The greater the scope of military decision and the more far-reaching its effect, the more it assumes the aspects of a political determination, which, in and of itself, is not subject to judicial second-guessing, Chicago & Southern Air Lines, Inc v. Waterman Steamship Corp., 333 U.S. 103, 111, 92 L. Ed. 568, 68 S. Ct. 431 (1948). See, e.g., DaCosta v. Laird, 471 F.2d 1146, 1147 (2d Cir. 1973) (President Nixon's tactical decision to mine North Vietnam harbors held to create a non-justiciable political question); Holtzman v. Schlesinger, 484 F.2d 1307, 1310 (2d Cir. 1973) (bombing of Cambodia held to involve diplomatic and military expertise not vested in judiciary and thus political in nature), cert. denied, 416 U.S. 936, 94 S. Ct. 1935, 40 L. Ed. 2d 286 (1974); Pauling v. McNamara, 118 U.S. App. D.C. 50, 331 F.2d 796, 798-99 (D.C. Cir. 1963) (explosion of nuclear bombs held to constitute a large matter of basic national policy and to present no judicially cognizable issue), cert. denied, 377 U.S. 933, 12 L. Ed. 2d 297, 84 S. Ct. 1336 (1964). See also In re "Agent Orange" Product Liability Litigation, Nos. 85-6091, 85-6093, 85-6095, at 7-13. As the bombing in Cambodia was designed to protect United States military and civilian personnel from a "grave risk of personal injury or death", Holtzman, supra, 484 F.2d at 1311 n.1, so also was the President's decision to use Agent Orange to defoliate Vietnamese jungle trials, a decision in which the South Vietnamese military, to some extent at least, participated. Recognizing as we must that our judicial system is ill-equipped to handle service-related tort claims involving hundreds of thousands of soldiers, we believe that it is in massive cases such as the instant one where the Feres doctrine is best applied.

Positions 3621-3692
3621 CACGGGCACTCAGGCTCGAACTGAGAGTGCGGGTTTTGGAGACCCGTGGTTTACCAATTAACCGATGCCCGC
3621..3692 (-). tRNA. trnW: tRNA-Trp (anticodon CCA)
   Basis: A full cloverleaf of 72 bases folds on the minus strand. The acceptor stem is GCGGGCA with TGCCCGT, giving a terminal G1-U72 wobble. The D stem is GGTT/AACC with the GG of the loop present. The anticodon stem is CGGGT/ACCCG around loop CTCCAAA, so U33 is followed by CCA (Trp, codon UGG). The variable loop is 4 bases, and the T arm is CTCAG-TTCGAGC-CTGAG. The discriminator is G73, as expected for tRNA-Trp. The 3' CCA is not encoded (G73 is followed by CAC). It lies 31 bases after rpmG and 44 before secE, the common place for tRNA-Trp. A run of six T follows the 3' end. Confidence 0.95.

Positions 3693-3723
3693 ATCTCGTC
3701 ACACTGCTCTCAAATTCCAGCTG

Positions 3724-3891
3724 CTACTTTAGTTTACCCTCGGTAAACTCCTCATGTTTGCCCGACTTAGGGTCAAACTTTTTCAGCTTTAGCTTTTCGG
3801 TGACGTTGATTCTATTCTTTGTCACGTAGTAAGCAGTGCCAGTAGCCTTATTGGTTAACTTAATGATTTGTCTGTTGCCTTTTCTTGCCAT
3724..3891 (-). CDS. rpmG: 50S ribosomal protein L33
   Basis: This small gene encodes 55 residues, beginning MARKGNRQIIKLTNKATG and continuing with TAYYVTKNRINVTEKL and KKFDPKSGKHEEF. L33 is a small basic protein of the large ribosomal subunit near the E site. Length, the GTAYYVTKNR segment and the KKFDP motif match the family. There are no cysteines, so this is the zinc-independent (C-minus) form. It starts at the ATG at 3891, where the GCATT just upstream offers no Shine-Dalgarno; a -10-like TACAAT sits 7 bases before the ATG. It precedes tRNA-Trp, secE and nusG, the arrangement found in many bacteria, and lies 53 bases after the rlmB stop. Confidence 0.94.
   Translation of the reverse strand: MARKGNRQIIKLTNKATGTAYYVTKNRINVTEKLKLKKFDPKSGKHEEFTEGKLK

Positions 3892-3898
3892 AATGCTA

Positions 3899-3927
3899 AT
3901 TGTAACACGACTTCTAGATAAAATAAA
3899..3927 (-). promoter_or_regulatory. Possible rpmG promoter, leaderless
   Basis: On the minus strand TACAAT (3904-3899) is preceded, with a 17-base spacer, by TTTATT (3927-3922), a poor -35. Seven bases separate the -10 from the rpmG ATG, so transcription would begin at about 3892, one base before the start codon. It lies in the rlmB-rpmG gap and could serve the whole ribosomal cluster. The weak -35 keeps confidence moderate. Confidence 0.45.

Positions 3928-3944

Once the continuing vitality of the Feres doctrine is acknowledged, see, e.g., United States v. Shearer, 473 U.S. 52, 87 L. Ed. 2d 38, 105 S. Ct. 3039 (1985); H.R. Rep. No. 97-384, 97th Cong., 1st Sess. 5 (1981), reprinted in 1981 U.S. Code Cong. & Ad. News 2692, 2695, recognition of Stencel as binding authority against recovery by appellants inevitably must follow. A court considering the merits of appellants' claims would be required to answer the same questions concerning the discretionary military and political decisions of the Executive and Legislative Branches of Government that it would not feel qualified to answer in suits by individual servicemen. Stencel, supra, 431 U.S. at 673.
The litigation would take virtually the identical form in either case, and at issue would be the degree of fault, if any, on the part of the Government's agents and the effect upon the serviceman's safety. The trial would, in either case, involve second-guessing military orders, and would often require members of the Armed Services to testify in court as to each other's decisions and actions.